Welcome to AikiWeb Aikido Information
AikiWeb: The Source for Aikido Information
AikiWeb's principal purpose is to serve the Internet community as a repository and dissemination point for aikido information.

Sections
home
aikido articles
columns

Discussions
forums
aikiblogs

Databases
dojo search
seminars
image gallery
supplies
links directory

Reviews
book reviews
video reviews
dvd reviews
equip. reviews

News
submit
archive

Miscellaneous
newsletter
rss feeds
polls
about

Follow us on



Home > AikiWeb Aikido Forums
Go Back   AikiWeb Aikido Forums > Training

Hello and thank you for visiting AikiWeb, the world's most active online Aikido community! This site is home to over 22,000 aikido practitioners from around the world and covers a wide range of aikido topics including techniques, philosophy, history, humor, beginner issues, the marketplace, and more.

If you wish to join in the discussions or use the other advanced features available, you will need to register first. Registration is absolutely free and takes only a few minutes to complete so sign up today!

Reply
 
Thread Tools
Old 10-25-2010, 01:05 PM   #26
George S. Ledyard
 
George S. Ledyard's Avatar
Dojo: Aikido Eastside
Location: Bellevue, WA
Join Date: Jun 2000
Posts: 2,670
Offline
Re: Being a good uke.

The role of the uke is to enhance the learning of the nage. the uke is a partner, not an opponent. To this end uke needs to deliver an attack that has content and maintain his structure as best he can. If he or she has that structure compromised, they should recover as quickly as possible. If recovery isn't possible, they should be taking the Fall.

It is a mistaken idea that uke should be trying to stop the partner if possible, that this is somehow the more martial way of practicing. Uke and nage are BOTH training. They are training to do the same thing. So if uke decides to dispute the space with nage and then as nage he is supposed to be learning not to do this, the body and mind just get confused. Uke and nage should be doing the same thing in each role, namely staying connected and relaxed.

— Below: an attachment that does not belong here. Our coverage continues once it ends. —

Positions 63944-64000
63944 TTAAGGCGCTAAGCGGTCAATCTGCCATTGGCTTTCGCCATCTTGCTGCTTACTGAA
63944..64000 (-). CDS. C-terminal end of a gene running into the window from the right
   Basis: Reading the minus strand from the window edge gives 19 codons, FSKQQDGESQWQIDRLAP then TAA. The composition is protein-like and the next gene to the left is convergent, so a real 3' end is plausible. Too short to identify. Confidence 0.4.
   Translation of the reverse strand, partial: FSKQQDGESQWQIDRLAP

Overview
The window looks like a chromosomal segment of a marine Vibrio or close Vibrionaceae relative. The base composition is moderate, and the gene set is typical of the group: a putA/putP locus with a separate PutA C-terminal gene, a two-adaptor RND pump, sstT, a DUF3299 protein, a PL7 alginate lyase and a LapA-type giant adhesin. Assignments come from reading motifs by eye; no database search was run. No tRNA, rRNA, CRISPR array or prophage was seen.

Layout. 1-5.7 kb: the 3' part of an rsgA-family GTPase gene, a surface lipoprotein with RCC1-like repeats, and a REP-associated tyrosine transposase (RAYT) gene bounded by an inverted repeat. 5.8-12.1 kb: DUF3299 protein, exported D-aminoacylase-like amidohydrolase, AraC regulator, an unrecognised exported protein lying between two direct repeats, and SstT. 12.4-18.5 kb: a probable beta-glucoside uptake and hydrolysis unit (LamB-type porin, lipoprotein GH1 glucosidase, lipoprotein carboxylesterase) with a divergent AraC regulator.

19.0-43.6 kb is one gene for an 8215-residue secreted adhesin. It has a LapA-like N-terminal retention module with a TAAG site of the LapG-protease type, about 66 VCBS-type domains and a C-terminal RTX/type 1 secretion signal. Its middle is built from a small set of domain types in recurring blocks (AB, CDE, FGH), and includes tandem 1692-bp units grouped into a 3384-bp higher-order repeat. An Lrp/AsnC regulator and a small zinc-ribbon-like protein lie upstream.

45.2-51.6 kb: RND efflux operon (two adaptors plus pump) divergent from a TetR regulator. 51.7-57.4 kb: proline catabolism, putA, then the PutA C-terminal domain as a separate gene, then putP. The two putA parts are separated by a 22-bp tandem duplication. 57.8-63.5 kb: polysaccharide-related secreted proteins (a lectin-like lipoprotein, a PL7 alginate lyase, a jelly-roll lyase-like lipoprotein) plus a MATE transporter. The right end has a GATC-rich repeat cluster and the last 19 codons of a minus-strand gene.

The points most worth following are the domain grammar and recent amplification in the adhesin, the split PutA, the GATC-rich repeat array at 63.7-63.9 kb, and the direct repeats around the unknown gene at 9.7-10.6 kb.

On the other hand, it's probably worse for nage to have people tanking for him. If the uke is colluding, no one has any idea at all whether something is really working or not. Also, all of the energetic cues nage keys off on are wrong and energetically false. It not only isn't beneficial to train with ukes who are tanking but it's actually detrimental.

A good uke's job is to force nage to do the technique properly. He is not there to stop the technique and he isn't there to collude. A great uke sees what ukemi the Sensei got when he demonstrated and then attempts to give his partner exactly the same ukemi that Sensei just got fro his uke. If he is good at this, the technique that is natural and logical from the attack will be the same technique that was demonstrated. Too many folks think their job is to screw up the technique, when of course, they already know what's coming. That's silly and has nothing to do with good martial arts. In a real confrontation, you have no idea what's coming.

George S. Ledyard
Aikido Eastside
Bellevue, WA
Aikido Eastside
AikidoDvds.Com
  Reply With Quote
Old 10-25-2010, 01:15 PM   #27
Janet Rosen
  AikiWeb Forums Contributing Member
 
Janet Rosen's Avatar
Location: Left Coast
Join Date: May 2002
Posts: 4,255
Offline
Re: Being a good uke.

Thank you for the above - great post on uke's role!

Janet Rosen
http://www.zanshinart.com
"peace will enter when hate is gone"--percy mayfield
  Reply With Quote
Old 10-25-2010, 01:30 PM   #28
Demetrio Cereijo
Join Date: Nov 2004
Posts: 2,073
Spain
Offline
Re: Being a good uke.

Quote:
George S. Ledyard wrote: View Post
A good uke's job is to force nage to do the technique properly. He is not there to stop the technique and he isn't there to collude.